Background and Purpose-: The functional role of arteriolo-arteriolar anastomosis (AAA) between the middle cerebral artery (MCA) and anterior cerebral artery in local hemodynamics is unknown, and was investigated here. Methods-: Blood flow in AAAs was examined using fluorescein isothiocyanate-labeled red blood cells (RBCs) as a flow indicator in 16 anesthetized C57BL/6J mice before and after MCA occlusion up to 7 experimental days. Results-: We observed paradoxical flow in AAAs; labeled RBCs entered from both the MCA and anterior cerebral artery sides and the opposing flows met at a branching T-junction, where the flows combined and passed into a penetrating arteriole. The dually fed T-junction was not fixed in position, but functionally jumped to adjacent T-junctions in response to changing hemodynamic conditions. On MCA occlusion, RBC flow from the MCA side immediately stopped. After a period of "hesitation," blood started to move retrogradely in one of the MCA branches toward the MCA stem. The retrograde blood flow was statistically significantly (P<0.05), serving to feed blood to other MCA branches after a lag period. In capillaries, MCA occlusion induced immediate RBC disappearance in the ischemic core and to a lesser extent in the marginal zone near AAAs. At day 3 after ischemia, we recognized the beginning of remodeling with angiogenesis centering on AAAs. Conclusions-: AAAs appear to play a key role in local hemodynamic homeostasis, both in the normal state and in the development of collateral channels and revascularization during ischemia.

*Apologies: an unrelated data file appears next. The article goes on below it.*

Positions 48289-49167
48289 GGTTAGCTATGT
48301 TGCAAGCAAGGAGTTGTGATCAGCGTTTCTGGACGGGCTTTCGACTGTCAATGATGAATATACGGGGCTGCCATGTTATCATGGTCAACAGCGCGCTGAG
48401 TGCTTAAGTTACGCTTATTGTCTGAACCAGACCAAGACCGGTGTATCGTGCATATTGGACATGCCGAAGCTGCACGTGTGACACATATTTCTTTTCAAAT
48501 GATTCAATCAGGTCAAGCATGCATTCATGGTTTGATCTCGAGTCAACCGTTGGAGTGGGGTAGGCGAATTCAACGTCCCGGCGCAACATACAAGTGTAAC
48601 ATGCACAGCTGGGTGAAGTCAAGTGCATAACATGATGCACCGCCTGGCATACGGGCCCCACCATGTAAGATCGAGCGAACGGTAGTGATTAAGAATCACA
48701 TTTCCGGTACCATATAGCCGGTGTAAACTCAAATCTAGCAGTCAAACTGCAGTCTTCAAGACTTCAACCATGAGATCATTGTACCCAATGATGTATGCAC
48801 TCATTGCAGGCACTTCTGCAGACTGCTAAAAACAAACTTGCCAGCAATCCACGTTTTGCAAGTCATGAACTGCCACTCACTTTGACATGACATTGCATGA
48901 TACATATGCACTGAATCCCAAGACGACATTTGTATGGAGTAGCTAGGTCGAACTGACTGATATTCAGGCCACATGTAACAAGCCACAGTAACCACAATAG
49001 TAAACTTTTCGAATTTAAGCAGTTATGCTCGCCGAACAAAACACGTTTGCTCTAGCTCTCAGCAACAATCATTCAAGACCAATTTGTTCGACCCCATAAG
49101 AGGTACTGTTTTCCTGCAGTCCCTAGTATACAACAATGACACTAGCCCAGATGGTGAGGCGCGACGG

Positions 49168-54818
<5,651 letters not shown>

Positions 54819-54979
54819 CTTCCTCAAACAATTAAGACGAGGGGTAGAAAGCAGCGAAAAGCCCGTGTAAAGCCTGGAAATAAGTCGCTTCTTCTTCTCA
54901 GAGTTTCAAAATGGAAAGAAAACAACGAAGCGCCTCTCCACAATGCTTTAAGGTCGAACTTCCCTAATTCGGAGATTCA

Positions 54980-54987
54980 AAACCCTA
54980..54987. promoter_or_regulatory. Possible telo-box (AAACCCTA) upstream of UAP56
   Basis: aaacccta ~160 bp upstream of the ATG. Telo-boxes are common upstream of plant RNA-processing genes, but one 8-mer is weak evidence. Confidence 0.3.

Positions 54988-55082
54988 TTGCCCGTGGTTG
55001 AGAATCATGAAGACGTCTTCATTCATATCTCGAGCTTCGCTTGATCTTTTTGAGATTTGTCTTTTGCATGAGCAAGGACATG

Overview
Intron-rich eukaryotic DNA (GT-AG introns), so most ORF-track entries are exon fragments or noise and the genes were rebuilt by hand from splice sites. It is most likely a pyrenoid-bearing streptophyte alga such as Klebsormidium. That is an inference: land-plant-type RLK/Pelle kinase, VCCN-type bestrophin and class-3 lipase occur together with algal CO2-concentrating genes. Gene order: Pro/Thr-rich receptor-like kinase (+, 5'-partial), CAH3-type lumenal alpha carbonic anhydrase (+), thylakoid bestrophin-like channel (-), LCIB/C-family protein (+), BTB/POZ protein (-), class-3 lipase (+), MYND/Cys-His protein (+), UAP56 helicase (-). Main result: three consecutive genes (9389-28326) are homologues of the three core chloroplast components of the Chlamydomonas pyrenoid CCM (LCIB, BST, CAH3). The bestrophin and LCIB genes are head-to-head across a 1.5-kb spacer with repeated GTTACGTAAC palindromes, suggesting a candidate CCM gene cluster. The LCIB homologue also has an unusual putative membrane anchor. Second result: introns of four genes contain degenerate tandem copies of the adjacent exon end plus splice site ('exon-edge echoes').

- Arterio-arterial anastomosis
- Cerebral ischemia
- Red blood cell
ASJC Scopus subject areas
- Clinical Neurology
- Cardiology and Cardiovascular Medicine
- Advanced and Specialised Nursing